The Lakes around Rotorua offer some good birdwatching and journeying to and fro from Whakatane and Rotorua I would often take one of the side roads just to see what I could find. On one such trip around to Otautu Bay on Lake Rotoehu, I found my first Australasian little grebe. Just a very small bay with a few houses, mostly only occupied in the summer, and there they were with a juvenile in tow cavorting in the bay, trilling loudly. They are quite distinctive in colour compared with our own little grebe, the dabchick, or at least they are when in breeding plumage.
The Australasian grebe is found in freshwater ponds or small waterways throughout Australia. Birds also occur throughout the Pacific region and have introduced themselves to New Zealand, the first not being sighted until the 1960s. Their hold on New Zealand is still tenuous, although I have heard there are as many as 15 on Lake Rotokawau. Another report comes from an observer of an artificial sandpit pond at Urititi Beach, 30km sth of Whangarei. “A pair of dabchick have been present here for several years. Today there were also a pair of Australasian little grebe in breeding plumage. The behaviour of the 2 species was very different. The Australasian grebes dived and hid in the raupo as soon as they spotted us. The dabchicks just quietly swam to the other side and continued feeding”. There are also spots in the South Island where they are to be found.
Food consists mainly of small fish and water insects. Prey is normally caught during deep underwater dives, but some is taken on the surface. Like other grebes, the Australasian Grebe is often seen eating its own feathers and feeding them to its young. This behaviour is thought to help prevent injury from any sharp fish bones that are swallowed.
The breeding season extends from September to January in the south and January to April in the north. Up to three successive broods may be reared in a season. Four or five pale blue eggs are laid in each clutch. The nest is a floating mound of vegetation, and is normally anchored to a submerged branch or reed. The striped downy chicks are able to swim from birth and are cared for by both parents. When parents start breeding again, however, the young of the previous brood are driven away.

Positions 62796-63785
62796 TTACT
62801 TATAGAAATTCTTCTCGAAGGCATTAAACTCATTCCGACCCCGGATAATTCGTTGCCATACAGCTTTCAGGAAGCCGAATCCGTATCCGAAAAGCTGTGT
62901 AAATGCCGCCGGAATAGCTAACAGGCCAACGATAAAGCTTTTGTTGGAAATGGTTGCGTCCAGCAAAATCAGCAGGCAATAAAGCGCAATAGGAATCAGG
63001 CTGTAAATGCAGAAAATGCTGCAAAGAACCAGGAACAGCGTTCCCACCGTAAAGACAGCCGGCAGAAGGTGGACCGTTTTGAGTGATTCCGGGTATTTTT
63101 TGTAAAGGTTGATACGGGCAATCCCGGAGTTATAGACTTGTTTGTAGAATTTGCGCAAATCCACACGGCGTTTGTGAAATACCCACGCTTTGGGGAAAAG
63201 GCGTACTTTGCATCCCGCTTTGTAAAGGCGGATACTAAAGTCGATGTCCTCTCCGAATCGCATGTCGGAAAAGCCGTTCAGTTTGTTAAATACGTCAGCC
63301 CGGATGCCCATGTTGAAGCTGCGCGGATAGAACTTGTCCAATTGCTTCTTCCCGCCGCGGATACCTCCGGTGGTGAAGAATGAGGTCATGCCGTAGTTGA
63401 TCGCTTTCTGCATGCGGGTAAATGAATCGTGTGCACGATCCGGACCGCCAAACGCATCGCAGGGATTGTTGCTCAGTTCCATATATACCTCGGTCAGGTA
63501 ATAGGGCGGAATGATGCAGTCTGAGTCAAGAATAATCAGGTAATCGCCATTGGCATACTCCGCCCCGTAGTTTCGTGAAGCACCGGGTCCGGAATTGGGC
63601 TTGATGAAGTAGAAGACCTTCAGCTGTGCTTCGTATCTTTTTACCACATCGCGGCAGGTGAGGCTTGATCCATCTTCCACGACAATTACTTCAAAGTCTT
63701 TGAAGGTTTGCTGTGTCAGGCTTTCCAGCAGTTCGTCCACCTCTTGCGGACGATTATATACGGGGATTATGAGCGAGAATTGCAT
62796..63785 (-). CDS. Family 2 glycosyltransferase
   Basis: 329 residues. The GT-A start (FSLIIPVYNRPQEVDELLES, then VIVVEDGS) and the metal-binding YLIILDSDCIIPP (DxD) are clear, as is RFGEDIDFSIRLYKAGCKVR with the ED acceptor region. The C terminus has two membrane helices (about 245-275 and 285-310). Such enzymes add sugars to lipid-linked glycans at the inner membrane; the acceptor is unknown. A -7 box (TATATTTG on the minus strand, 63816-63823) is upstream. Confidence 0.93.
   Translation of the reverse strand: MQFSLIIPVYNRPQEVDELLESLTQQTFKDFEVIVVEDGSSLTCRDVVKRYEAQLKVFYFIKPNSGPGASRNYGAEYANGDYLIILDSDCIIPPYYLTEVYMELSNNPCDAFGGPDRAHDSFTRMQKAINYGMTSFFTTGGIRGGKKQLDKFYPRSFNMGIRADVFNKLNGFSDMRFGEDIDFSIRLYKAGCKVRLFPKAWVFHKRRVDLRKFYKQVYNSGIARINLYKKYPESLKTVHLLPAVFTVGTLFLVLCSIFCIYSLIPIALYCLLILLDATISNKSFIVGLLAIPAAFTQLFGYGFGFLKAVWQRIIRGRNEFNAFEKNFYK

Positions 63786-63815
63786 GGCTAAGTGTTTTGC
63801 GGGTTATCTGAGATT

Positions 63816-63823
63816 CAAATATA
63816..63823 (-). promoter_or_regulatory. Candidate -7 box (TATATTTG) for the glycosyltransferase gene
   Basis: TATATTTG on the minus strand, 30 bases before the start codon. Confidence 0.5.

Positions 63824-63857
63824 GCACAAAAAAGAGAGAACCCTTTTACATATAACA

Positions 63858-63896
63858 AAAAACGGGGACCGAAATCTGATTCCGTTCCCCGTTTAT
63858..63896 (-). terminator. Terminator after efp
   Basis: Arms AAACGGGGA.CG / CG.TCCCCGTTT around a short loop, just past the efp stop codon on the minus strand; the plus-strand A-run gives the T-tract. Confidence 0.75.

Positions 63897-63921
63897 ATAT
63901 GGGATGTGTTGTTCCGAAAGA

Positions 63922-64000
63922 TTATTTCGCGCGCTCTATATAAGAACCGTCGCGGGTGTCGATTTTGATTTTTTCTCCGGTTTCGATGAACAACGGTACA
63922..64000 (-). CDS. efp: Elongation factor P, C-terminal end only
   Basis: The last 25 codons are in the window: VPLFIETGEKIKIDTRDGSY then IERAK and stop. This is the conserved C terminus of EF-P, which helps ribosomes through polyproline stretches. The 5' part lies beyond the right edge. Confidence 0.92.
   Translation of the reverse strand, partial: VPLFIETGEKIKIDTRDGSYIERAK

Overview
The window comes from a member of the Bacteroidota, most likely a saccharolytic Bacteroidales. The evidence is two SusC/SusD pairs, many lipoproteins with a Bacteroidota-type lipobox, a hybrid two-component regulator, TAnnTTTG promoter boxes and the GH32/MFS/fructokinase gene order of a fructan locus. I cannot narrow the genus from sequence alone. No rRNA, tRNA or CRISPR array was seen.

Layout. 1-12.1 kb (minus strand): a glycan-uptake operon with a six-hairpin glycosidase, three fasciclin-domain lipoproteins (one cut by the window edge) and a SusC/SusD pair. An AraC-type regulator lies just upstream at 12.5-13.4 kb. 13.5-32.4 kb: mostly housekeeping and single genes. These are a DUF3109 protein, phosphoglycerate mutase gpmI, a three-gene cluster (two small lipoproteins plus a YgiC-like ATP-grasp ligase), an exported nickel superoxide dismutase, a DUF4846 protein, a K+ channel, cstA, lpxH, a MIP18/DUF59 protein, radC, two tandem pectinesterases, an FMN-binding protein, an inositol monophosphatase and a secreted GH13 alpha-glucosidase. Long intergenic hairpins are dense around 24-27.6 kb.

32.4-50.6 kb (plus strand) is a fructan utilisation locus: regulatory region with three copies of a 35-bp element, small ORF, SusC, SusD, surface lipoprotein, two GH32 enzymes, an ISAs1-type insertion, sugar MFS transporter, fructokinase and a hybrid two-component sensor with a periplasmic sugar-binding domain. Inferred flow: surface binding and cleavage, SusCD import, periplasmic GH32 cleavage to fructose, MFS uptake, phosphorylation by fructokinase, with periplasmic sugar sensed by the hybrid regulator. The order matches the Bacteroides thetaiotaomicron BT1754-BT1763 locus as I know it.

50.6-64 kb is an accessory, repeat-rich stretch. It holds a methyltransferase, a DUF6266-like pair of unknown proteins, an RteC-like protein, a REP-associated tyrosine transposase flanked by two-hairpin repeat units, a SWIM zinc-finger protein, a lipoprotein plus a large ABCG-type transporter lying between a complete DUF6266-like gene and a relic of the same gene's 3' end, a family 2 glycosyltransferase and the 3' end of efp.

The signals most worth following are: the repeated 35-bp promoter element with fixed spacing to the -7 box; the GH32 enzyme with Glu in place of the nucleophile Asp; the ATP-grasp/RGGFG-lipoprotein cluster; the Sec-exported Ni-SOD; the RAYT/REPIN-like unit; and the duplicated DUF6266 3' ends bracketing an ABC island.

Ohiwa Harbour, eastern Bay of plenty, 2004.
Other common names: —
25 cm., 220 g.,two distinct plumage phases; non-breeding plumage of both the male and female is dark grey-brown above and mostly silver-grey below, with a white oval patch of bare skin at the base of the bill; breeding, both sexes have a glossy-black head and a rich chestnut facial stripe which extends from just behind the eye through to the base of the neck, eye becomes darker and the patch of skin at the base of the bill becomes pale yellow and more noticeable.
Where to find: —
Rare, Lake Rotoma, between Rotorua and Whakatane
Credit for the photograph: —
Illustration description: —
Mathews, Gregory, The Birds of Australia 1910-28.
Gould, John, Birds of Australia, 1840-48.
Heather, B., & Robertson, H., Field Guide to the Birds of New Zealand, 2000.
Oliver, W.R.B., New Zealand Birds, 1955.
Page date & version: —
Saturday, 17 May, 2014; ver2009v1